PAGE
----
February 14, 2019 / 5:13 PM / 3 months ago

Climate crisis could speed demise of Norwegian oil: central bank chief

OSLO (Reuters) - Global efforts to fight a “crisis” of man-made climate change could spell a faster than expected end to Norway’s oil and gas industry, the nation’s central bank governor said on Thursday.

FILE PHOTO: A view of Equinor's oil platform in the Johan Sverdrup oilfield in the North Sea, Norway, August 22, 2018. Picture taken August 22, 2018. REUTERS/Nerijus Adomaitis/File Photo

Norges Bank Governor Oeystein Olsen also said that western Europe’s largest oil and gas producer will still derive significant income from hydrocarbons in coming years but declined to predict a timeline for any future decline.

“A shift in consumption patterns and production methods towards lower emissions will reduce demand for fossil fuels. This can influence oil and gas activities in Norway,” he said in a speech to government and business leaders.

“We have always known that oil and gas activities will be phased out sooner or later. Oil and gas are non-renewable resources. A stricter global climate policy may mean that this will occur sooner than foreseen earlier.”

Almost 200 nations set a goal under the 2015 Paris climate agreement to phase out greenhouse gas emissions in the second half of this century to limit a rise in temperatures blamed for stoking more heatwaves, downpours and rising sea levels.

The United Nations says that existing government policies are inadequate to achieve the Paris goals and need to be tightened.

Norway’s Prime Minister Erna Solberg has said Norway can keep pumping for decades and still comply with the Paris Agreement.

“We are facing a climate crisis that can only be addressed by engaging in a common global effort,” Olsen said on Thursday.

Investors including Norway’s $1 trillion sovereign fund should manage climate risk along with other factors affecting their portfolios, he said. But he also emphasized that solutions to fight global warming must come from governments promoting change.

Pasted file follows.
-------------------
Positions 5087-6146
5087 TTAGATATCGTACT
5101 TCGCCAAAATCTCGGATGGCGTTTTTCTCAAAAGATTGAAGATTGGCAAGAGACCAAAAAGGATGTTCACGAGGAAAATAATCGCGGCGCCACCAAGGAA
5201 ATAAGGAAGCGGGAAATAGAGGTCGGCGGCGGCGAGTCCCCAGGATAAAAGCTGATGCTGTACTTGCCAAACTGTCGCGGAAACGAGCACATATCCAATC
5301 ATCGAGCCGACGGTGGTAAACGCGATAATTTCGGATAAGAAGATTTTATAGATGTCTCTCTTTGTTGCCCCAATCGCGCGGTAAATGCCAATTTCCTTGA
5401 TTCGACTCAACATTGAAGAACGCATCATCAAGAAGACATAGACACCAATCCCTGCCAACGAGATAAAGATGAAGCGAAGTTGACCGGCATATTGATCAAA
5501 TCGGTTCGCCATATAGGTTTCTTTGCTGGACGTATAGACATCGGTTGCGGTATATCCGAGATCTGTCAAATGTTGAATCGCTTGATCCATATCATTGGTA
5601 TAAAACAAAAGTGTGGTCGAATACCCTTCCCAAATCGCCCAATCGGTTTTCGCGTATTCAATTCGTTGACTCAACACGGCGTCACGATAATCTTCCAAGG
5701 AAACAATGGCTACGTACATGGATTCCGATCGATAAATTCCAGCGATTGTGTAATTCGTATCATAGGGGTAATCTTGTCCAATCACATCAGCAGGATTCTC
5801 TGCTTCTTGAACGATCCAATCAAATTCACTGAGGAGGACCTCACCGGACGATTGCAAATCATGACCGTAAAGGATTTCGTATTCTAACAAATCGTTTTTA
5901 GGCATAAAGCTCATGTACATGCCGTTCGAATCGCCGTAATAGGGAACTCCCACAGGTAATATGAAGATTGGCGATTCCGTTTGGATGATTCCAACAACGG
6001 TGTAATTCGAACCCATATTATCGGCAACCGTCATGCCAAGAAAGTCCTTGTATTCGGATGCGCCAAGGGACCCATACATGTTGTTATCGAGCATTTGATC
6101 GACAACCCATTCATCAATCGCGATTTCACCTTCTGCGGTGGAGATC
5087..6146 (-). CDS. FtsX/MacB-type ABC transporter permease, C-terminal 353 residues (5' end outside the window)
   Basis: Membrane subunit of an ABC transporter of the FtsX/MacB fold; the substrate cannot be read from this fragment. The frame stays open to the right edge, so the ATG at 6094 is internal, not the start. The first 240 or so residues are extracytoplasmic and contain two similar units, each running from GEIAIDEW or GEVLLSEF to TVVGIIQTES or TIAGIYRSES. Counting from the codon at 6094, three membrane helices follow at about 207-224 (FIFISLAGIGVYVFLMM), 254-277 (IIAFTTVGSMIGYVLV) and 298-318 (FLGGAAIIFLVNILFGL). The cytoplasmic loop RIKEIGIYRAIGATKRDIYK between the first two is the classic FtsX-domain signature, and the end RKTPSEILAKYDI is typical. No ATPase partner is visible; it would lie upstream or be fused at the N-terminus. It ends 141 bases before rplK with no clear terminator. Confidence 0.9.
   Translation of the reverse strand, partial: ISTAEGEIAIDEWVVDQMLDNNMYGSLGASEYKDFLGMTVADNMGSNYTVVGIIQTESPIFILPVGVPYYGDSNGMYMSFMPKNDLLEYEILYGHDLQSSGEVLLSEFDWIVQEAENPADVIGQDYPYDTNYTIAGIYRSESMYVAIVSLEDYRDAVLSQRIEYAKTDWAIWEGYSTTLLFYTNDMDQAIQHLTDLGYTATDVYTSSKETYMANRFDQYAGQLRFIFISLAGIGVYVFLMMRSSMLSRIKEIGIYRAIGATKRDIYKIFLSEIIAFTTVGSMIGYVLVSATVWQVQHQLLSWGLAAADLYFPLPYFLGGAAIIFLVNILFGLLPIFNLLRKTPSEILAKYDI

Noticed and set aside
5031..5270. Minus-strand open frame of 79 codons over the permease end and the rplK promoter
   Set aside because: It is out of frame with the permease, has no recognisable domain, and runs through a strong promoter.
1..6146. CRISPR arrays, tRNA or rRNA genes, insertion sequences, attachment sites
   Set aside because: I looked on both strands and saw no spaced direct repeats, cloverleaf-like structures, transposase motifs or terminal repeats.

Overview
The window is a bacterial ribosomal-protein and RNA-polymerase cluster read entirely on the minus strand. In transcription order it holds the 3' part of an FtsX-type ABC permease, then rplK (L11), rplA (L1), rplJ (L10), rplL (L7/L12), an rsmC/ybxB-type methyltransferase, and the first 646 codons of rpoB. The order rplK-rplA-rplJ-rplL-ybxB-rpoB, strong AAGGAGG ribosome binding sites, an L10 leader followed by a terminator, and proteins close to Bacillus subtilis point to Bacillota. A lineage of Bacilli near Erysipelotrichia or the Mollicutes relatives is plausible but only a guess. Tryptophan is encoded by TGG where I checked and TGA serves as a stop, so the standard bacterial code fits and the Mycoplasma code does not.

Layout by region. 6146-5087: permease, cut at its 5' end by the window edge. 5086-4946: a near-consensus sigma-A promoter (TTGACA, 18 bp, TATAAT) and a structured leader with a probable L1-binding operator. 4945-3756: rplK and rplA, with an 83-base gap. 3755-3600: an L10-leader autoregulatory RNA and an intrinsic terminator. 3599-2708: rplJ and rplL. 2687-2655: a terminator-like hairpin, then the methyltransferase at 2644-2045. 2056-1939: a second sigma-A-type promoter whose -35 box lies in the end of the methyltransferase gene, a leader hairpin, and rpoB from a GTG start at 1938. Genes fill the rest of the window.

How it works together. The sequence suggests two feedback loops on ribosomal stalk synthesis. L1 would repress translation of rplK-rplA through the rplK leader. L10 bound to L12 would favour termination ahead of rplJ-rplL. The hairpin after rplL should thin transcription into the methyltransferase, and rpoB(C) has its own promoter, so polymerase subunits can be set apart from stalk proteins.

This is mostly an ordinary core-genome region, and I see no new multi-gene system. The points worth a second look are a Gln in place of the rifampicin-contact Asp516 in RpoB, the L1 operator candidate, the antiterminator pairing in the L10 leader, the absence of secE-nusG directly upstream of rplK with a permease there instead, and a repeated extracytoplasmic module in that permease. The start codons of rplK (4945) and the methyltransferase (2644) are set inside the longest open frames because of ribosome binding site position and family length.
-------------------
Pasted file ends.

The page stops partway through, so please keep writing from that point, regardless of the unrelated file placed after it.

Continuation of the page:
In an interview at his office in central Oslo, Olsen said the oil industry could remain important to the Norwegian economy for a significant time to come.

“But we should also be more aware, not least in light of climate change, that we need to develop other legs to stand on as well,” he added.

The oil and gas industry has been a key economic engine for Norway over the past 50 years, directly or indirectly employing 10 percent of all workers and providing half its export revenue.

State-controlled Equinor is Norway’s largest oil company, while smaller players such as Aker BP and Lundin Petroleum have achieved rapid growth in recent years.

“If global measures are introduced to limit warming, by putting a price tag on emissions and developing technology, it would curb fossil fuel prices,” Olsen said.

“I’m careful to emphasize that the oil industry should develop based on considerations of what’s profitable. I’m warning against actively forcing a downsizing beyond that,” he added.

Editing by Alister Doyle and David Goodman

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